Marihuana is Mexican opium, a plant used by Mexicans and cultivated for sale by Indians. “When some beet field peon takes a few rares of this stuff,” explained Dr. Fred Fulsher of Mineral County, “he thinks he has just been elected President of Mexico so he starts out to execute all his Political enemies. I understand that…they stage imaginary bullfights in the ‘Bower of Roses’ or put on tournaments for the favor of ‘Spanish Rose’ after a couple of whiffs of marihuana….” Everybody laughed and the bill was recommended for passage.
By the end of the 30s, the media had broadened their reach from newspaper coverage to movies, with films like Reefer Madness. A 1936 cautionary tale against the dangerous pitfalls of marijuana, the film depicts teens engaging in attempted rape, manslaughter, suicide, hallucinations, and ultimately a descent into madness due to their marijuana addiction. This film spawned the release of others in the genre, which included Assassin of Youth, and Marihuana, all focusing on the similarly ‘detrimental effects’ of the drug—and their scare tactics worked.
In 1937 the Marijuana Tax Act was passed, effectively criminalizing the drug.
As time progressed, and the conversation around the drug changed, so did the media’s treatment. Marijuana became prevalent again in the 1960s, and with the fear-mongering tactics of the 30s and 40s feeling passé, a tone of judgement and moral superiority pervaded.
In 1967, LIFE magazine released an article profiling pre-teens and their relationship with marijuana. In the end, the author, Albert Rosenfeld, was left wondering about his subjects:
“It remains to be seen how socially damaged they will become by living in such outright violation of both law and cultural taboo.”
As publications continued to tout moral superiority, the legal tone of the 1970s was a progressive one and we began to see marijuana’s decriminalization. In response, the media took an interesting stance…a more pervasive angle.
This is where it starts to get interesting. Because of the meteoric rise of marijuana as a cultural zeitgeist, it was no longer fruitful for the media to stand against the drug. In fact, they ‘embraced it’ by releasing films such as Cheech and Chong’s Up in Smoke.
On the surface, it would appear that the media had taken a 180 degree turn, but why? Why would they shift their treatment so dramatically of something they stood in staunch opposition of over the last 70 years?
They didn’t—they just changed their approach. People were going to smoke. It was too ingrained in the culture—there’s nothing anyone could do about that. They’d been trying to control it since the turn of the century, ultimately, to fruitless results. So, instead of condoning it, they demonized it…passive aggressively.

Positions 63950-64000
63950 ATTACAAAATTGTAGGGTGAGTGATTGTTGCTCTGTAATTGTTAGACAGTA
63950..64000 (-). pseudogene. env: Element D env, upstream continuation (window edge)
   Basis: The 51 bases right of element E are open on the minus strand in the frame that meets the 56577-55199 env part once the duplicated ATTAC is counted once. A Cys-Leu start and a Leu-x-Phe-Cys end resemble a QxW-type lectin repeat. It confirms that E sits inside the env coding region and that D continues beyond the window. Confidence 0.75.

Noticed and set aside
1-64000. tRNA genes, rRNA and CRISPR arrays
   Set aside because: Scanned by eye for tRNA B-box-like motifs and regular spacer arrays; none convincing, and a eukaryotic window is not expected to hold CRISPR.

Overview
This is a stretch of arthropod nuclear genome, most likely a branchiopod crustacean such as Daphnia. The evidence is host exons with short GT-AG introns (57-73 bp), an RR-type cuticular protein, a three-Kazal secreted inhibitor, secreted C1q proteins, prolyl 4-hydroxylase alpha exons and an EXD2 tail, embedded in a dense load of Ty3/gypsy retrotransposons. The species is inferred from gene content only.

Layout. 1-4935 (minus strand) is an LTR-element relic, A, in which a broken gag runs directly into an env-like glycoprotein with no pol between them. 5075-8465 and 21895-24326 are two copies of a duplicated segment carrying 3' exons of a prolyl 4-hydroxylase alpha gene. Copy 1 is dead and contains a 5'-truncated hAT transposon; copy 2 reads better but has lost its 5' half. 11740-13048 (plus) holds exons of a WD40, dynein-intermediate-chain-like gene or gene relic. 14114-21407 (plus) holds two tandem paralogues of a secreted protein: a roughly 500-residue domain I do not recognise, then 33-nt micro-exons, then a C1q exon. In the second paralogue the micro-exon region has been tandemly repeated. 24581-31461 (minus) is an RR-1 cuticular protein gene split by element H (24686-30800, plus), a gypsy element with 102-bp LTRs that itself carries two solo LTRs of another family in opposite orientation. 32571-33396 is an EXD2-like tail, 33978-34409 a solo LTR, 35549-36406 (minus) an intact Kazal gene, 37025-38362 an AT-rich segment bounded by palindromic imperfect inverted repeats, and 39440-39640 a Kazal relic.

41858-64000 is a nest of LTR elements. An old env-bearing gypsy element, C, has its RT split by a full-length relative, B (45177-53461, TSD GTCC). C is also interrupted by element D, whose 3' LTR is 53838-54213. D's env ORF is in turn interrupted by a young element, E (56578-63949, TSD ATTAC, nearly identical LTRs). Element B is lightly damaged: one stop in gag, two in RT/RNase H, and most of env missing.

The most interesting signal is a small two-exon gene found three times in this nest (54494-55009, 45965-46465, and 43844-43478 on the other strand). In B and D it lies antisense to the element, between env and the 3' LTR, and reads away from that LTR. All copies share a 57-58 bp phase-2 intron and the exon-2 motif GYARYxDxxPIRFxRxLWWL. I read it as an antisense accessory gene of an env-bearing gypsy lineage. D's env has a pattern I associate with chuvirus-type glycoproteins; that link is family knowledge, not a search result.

There is nothing in Cheech and Chong’s films, or any others in the genre, Half Baked, Dazed and Confused, Scooby Doo, even Clueless or Mean Girls that paint pot smoking characters in a positive light. They may be funny, but they’re not succeeding. You may root for them to come out ahead, but the writing still co-signs the conservative sentiment. It’s genius.
They are pandering to both audiences by seemingly embracing the drug, but ensuring that the users are painted in such a light that the conservatives can still use their behavior against them.
And it’s still happening today. Explore the media’s treatment…it’s more of the same. Even the liberal minded TMZ includes salacious, click-bate headlines such as, Justin Bieber Back in the Danger Zone Smoking Weed Onstage?. Really? ‘The Danger Zone?’ This headline looks like it could be plucked from the papers of the 30s with their sentiment of “Killer Weed.”
How are we still here?
According to the Washington Post, roughly 64% of the whole population agrees with marijuana legalization, but only 51% of republicans do. The conversation shouldn’t be this hard.
I mean…this battle, to some extent, has been going on for 100 years. And the media is riding the same, tired storyline, now reverting back to tactics from the 30s. It’s time to change the conversation.
It’s time to combat the media’s messaging from NINETEEN-THIRTY and present them with a counter argument they’ve never seen—the medicinal and recreational use by upstanding ‘mainstream’ professionals of all races.
We have been brainwashed by the media when it comes to this, and it’s time to put an end to it. So, this is a call to action—it’s time to change the conversation. Talking to ourselves, about ourselves, isn’t an effective way to enact change. The mainstream has to step-up and challenge the stigma.
What role are you going to play?
Cole Grissom is a New Yorker, writer, singer, unapologetically bold fuckery expert.